Quantal RC is missing menu 'System -> Administration ->Additional Drivers'

Ralf Mardorf ralf.mardorf at alice-dsl.net
Mon Oct 15 18:58:44 UTC 2012

On Mon, 2012-10-15 at 20:04 +0200, ttoine wrote:
> 2012/10/15 Mike Holstein <mikeh789 at gmail.com>:
> > On Mon, Oct 15, 2012 at 1:22 PM, Ralf Mardorf <ralf.mardorf at alice-dsl.net>
> > wrote:
> >>
> >> On Mon, 2012-10-15 at 12:57 -0400, Mike Holstein wrote:
> >> > that documentation is technically for a different operating system. we
> >> > wont be able to use the main ubuntu docs like we have in the past. the
> >> > loose plan is to help xubuntu with documentation, and link to (or
> >> > steal/borrow) relevant documentation when possible. you can create a
> >> > launchpad account and edit wikis as needed, though i wouldnt edit the
> >> > main ubuntu wiki's to fit our needs. we have our own, and it gets
> >> > trickier to maintain the stuff that is not really ubuntustudio
> >> > specific, or for stuff that some of our main team members dont have
> >> > the hardware to test/report. any help anyone can give in helping with
> >> > even just documentation is appreciated. thanks
> >>
> >> Ok, FWIW at the moment "Additional Drivers" doesn't work for Quantal,
> >> I've forgotten to mention that I run the update option of jockey-text,
> >> before I run # jockey-text -l.
> >
> >
> > you dont need the jockey, you can just install the driver manually.
> > sometimes i try different kernels... the realtime ones used to need to be
> > patched for some proprietary driver support... if it were me, as some point
> > i might just install vanilla ubuntu, and use the generic kernel it comes
> > with and at least try setting it up there as a troubleshooting step...
> Most of the time, the -lowlatency kernell will work with nvidia and
> amd/ati restricted drivers, but you need to install the associated
> kernell headers. In some cases, once you updated a driver (security
> update, new version, ...) you may have to re-install the -lowlatency
> kernell.
> Most of the time, the -rt kernell will not support restricted drivers.
> So if you really need it (I mean that the -lowlatency is not enough
> for you use case) it is better to run a full Intel or a full amd/ati
> (chipset + cpu + gpu) so you can use the free drivers.

I installed the driver manually, regarding to my graphics issue I wrote
to the users list, I wrote to this list regarding to Quantal RC.


There are two ways to handle the license issue with kernel-rt. We can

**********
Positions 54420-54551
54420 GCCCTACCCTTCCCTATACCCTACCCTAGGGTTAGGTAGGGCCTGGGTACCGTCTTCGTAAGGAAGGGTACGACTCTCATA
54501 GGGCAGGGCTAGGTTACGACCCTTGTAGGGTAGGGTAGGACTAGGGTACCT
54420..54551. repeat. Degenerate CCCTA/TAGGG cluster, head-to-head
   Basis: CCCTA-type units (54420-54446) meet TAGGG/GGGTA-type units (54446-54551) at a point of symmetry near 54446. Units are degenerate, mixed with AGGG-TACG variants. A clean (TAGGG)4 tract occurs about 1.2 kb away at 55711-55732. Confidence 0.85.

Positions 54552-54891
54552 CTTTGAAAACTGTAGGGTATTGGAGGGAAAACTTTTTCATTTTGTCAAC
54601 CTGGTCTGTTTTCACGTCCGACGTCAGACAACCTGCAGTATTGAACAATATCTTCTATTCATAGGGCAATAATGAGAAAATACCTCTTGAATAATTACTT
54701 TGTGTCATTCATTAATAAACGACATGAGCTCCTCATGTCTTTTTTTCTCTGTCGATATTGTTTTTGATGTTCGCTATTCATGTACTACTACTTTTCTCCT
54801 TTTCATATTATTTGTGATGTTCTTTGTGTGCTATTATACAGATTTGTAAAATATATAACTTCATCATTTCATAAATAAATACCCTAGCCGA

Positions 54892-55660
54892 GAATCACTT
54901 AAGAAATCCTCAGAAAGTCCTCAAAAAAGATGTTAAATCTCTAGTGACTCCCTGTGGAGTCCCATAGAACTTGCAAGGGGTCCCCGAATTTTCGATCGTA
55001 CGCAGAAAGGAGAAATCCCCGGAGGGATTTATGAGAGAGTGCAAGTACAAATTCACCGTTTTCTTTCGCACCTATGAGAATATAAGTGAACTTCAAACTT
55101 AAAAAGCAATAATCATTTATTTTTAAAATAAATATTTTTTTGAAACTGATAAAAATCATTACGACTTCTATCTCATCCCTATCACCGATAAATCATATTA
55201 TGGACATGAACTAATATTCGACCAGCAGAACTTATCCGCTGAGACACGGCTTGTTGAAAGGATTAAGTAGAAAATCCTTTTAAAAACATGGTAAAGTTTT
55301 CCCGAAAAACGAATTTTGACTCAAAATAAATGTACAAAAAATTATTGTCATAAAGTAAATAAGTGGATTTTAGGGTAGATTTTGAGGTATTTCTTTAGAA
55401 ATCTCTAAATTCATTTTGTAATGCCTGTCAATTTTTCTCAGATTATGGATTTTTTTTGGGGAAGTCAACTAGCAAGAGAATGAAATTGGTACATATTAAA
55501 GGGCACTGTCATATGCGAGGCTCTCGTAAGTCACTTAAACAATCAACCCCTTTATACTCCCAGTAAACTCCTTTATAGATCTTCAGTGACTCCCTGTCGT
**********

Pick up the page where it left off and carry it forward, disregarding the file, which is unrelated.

patch the kernel or a NVIDIA header, both don't work for my NVIDIA card.
Usually I was automatically switching between nv and nvidia regarding to
the kernel at startup and FWIW nowadays even nouveau does work for most
needs, even for 3D usage.
I guess my NVIDIA card is better supported, I wont explain why now and I
anyway guess it's better for me to switch back to the ATI card, I also
won't explain why now, since it's to time consuming.

There's a common Intel will solve the issues approach, but I disagree. I
often read about issues with Intel too and <sarcasm> this statement
sounds a little bit like, "if your Behringer console doesn't fit to your
needs, get a Neve or SLL" </sarcasm>.

I at least need a full preempt kernel with threadirqs set up, perhaps I
need a kernel-rt, I had too much issues to really use my current
hardware for more than a year now.

A friend some time ago ask me, if he should buy a special, very
expensive computer, optimized to make music. I recommended to spend that
money to get 10 or 20 different mobos instead and to check which mobo is
okay with the used hardware and software.
Usually people don't have that much money.

For averaged Linux users I recommend to use NVIDIA. For optimized audio
systems I won't recommend anything, I only can share experiences.

"Most of the times" it's not the kernel that does cause issues, most of
the times it's X that does.

Regarding to hardware I'm very surprised what will happen as soon as PCI
is dropped and mobos only will ship with PCIe and when more and more
mobos ship with that UEFI stuff instead of old BIOS.

My RME PCIe card isn't as good supported as it's PCI predecessor is
supported for Linux. Perhaps I should have payed > 100 EUR "less" and
nevertheless would have get something easier to use. OTOH, in the near
future I might be happy that I payed more money to get a PCIe card.


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